I think, perhaps, you’d be surprised to find out that we wouldn’t need tanks and fighter jets and rocket launchers to overthrow our government.  We’d just need people and guns.  I’m a combat veteran with six years in the U.S. Army and a tour in Afghanistan.  I know first hand how resistance can be utilized with lesser equipment.  The Taliban don’t have tanks or Apaches, or armored vehicles, or a nuclear arsenal.  Yet they continue to kick our collective butts on their turf.  The American Revolutionary War was fought by some guys against the King’s Army – and we won (with a little help).  Look to the Arab Spring to see a multitude of examples or how regular plain old people without modern/better equipment or training have overthrown governments.  We just need ourselves and our guns.  Legitimately.

Dear friends who treat the Constitution as some holy scripture from God and who think they have divined the correct, original, literal, interpretation of it

This is a double-edged sword.  If we allow too much leeway in interpretation, then the government holds to power to eventually interpret it however they choose.  With legislation like the USA PATRIOT ACT, apparently many members of Congress feel they can mock the Constitution to begin with – why give them additional ammunition?

Dear friends who think we need more God in the classroom

On this, I agree wholeheartedly!

Dear friends who think we need more guns in the classroom to protect our children

Now you’ve turned the hyperbole train on yourself with: “Why stop at arming teachers? Why not arm children?”

First, children don’t have the frontal lobe development to discern appropriate actions where violence is concerned.  Simple biology and psychology tells us this.  But why NOT arm teachers, even if it’s only some?  Or allow/require schools to hire an armed guard?  A teacher friend of mine disliked my stance on this over Facebook, and asked why the police couldn’t just step up patrolling.  It’s interesting to me that teachers seem to not realize that they get paid exactly in the same fashion as police officers.  If there isn’t enough money for enough teachers, there probably isn’t enough money for more officers.  Maybe we can have one FEWER teacher at each school, and one ADDITIONAL officer to protect them all.  I bet the teachers would love that, too.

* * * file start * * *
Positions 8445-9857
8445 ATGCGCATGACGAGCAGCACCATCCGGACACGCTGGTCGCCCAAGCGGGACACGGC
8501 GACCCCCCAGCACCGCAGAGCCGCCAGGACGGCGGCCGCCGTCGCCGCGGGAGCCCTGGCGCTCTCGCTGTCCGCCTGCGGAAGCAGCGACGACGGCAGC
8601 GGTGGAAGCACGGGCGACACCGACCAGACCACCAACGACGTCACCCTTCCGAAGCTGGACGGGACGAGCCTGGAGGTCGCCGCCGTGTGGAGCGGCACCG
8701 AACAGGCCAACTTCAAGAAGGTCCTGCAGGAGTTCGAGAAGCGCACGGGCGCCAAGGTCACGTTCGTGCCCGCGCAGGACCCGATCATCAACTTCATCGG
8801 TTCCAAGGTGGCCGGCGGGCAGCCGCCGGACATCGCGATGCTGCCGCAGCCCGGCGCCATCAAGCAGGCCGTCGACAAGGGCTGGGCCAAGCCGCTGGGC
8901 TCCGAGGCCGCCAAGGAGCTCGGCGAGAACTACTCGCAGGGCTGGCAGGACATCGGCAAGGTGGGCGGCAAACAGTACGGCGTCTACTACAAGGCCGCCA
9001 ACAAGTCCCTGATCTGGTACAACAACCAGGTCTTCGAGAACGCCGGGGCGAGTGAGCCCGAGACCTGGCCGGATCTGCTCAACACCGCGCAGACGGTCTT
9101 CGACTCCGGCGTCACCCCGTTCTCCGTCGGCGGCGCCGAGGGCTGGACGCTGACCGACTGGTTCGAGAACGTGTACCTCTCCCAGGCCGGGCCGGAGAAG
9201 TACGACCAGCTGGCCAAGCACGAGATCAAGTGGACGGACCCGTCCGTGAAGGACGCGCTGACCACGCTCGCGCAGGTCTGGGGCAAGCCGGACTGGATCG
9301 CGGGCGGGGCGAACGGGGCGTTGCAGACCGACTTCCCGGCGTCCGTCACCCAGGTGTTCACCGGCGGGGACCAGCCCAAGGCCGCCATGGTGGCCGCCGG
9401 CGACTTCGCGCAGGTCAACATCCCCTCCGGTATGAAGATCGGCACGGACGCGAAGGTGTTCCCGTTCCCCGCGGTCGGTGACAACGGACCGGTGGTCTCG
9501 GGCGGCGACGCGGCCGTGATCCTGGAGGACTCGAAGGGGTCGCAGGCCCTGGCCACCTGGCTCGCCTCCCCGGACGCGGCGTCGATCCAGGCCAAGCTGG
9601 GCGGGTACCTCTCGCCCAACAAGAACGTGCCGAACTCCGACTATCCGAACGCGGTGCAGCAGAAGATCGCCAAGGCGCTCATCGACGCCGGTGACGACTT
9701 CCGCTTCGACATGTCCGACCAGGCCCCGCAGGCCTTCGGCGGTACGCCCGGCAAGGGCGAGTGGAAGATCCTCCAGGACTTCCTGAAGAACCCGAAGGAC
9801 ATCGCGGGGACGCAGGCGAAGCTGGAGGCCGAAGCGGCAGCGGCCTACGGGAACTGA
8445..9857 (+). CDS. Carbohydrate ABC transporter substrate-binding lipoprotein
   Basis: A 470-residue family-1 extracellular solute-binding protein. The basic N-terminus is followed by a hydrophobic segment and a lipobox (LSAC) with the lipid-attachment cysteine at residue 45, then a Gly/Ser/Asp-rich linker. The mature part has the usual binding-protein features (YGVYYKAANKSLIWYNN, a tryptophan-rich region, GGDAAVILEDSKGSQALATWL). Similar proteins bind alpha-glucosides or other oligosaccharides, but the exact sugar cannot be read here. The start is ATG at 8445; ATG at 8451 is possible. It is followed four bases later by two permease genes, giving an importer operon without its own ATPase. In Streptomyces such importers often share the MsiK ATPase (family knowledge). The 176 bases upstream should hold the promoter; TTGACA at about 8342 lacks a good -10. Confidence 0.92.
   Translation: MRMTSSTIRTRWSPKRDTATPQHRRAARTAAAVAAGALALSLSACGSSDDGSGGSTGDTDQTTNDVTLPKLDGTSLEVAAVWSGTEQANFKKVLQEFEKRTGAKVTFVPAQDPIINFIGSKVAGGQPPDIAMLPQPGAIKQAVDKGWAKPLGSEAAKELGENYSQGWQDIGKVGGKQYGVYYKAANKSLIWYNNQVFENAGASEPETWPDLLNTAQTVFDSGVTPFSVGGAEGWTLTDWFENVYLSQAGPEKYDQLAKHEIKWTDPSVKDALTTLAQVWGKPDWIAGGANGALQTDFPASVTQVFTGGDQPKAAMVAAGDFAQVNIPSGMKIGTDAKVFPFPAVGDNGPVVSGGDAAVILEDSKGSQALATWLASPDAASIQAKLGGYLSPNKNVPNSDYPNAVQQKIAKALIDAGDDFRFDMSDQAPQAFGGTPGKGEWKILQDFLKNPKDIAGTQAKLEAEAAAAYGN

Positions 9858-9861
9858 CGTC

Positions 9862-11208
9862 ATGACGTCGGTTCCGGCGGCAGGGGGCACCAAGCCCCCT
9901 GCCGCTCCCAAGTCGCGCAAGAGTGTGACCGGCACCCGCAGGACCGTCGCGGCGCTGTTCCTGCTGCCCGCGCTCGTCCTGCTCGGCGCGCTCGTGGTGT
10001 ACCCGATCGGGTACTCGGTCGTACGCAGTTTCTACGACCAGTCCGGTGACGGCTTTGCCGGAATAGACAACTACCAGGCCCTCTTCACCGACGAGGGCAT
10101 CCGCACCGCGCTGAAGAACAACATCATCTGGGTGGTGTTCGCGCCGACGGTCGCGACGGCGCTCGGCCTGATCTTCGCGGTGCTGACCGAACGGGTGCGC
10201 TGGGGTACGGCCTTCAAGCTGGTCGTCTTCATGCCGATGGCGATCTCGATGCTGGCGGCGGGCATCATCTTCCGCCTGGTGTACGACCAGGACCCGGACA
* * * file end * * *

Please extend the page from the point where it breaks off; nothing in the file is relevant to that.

Dear friends who fear that your guns will be confiscated

While I agree that the NRA leadership isn’t exactly helpful in making things safer, I understand the fear that they harbor.  I’m not paranoid.  I highly doubt that in my lifetime the government will ever come for my single assault rifle (that I legally own).  However, I do fear that sometime in my children’s or grandchildren’s lifetime that this could happen.  Protecting the future of our country is as important as protecting the present.

So, there we have it… my piece of the discussion.  Annabel, I’d love to hear your thoughts on my comments.

-Jesse

Dec 102012
 

As some of you may have heard, last week saw a prank call by radio personalities in Australia to the hospital where the Duchess of Cambridge (Catherine “Kate” Middleton) is being seen for severe morning sickness.  Apparently, however, the nurse that took the call and passed it along to the ward where the Duchess was staying committed suicide on Friday, and all indicators point to this being caused by the prank calls.  Now there is a cry out against “shock jocks” (a moniker often reserved for the likes of Howard Stern, who certainly is more shocking than a prank call pretending to be the Queen Mother) and finger-pointing at the two Australians behind the calls.

Frankly, I think this is just insane.  It was a prank phone call.  It’s awful that Ms.  Jacintha Saldanha decided to take her own life over the issue, but is blaming these two radio personalities the answer?  If someone commits suicide because they lose their house, and it’s because they were legitimately not credit worthy, is it the bank’s fault that they took things to that level?  I say no.  What do you think?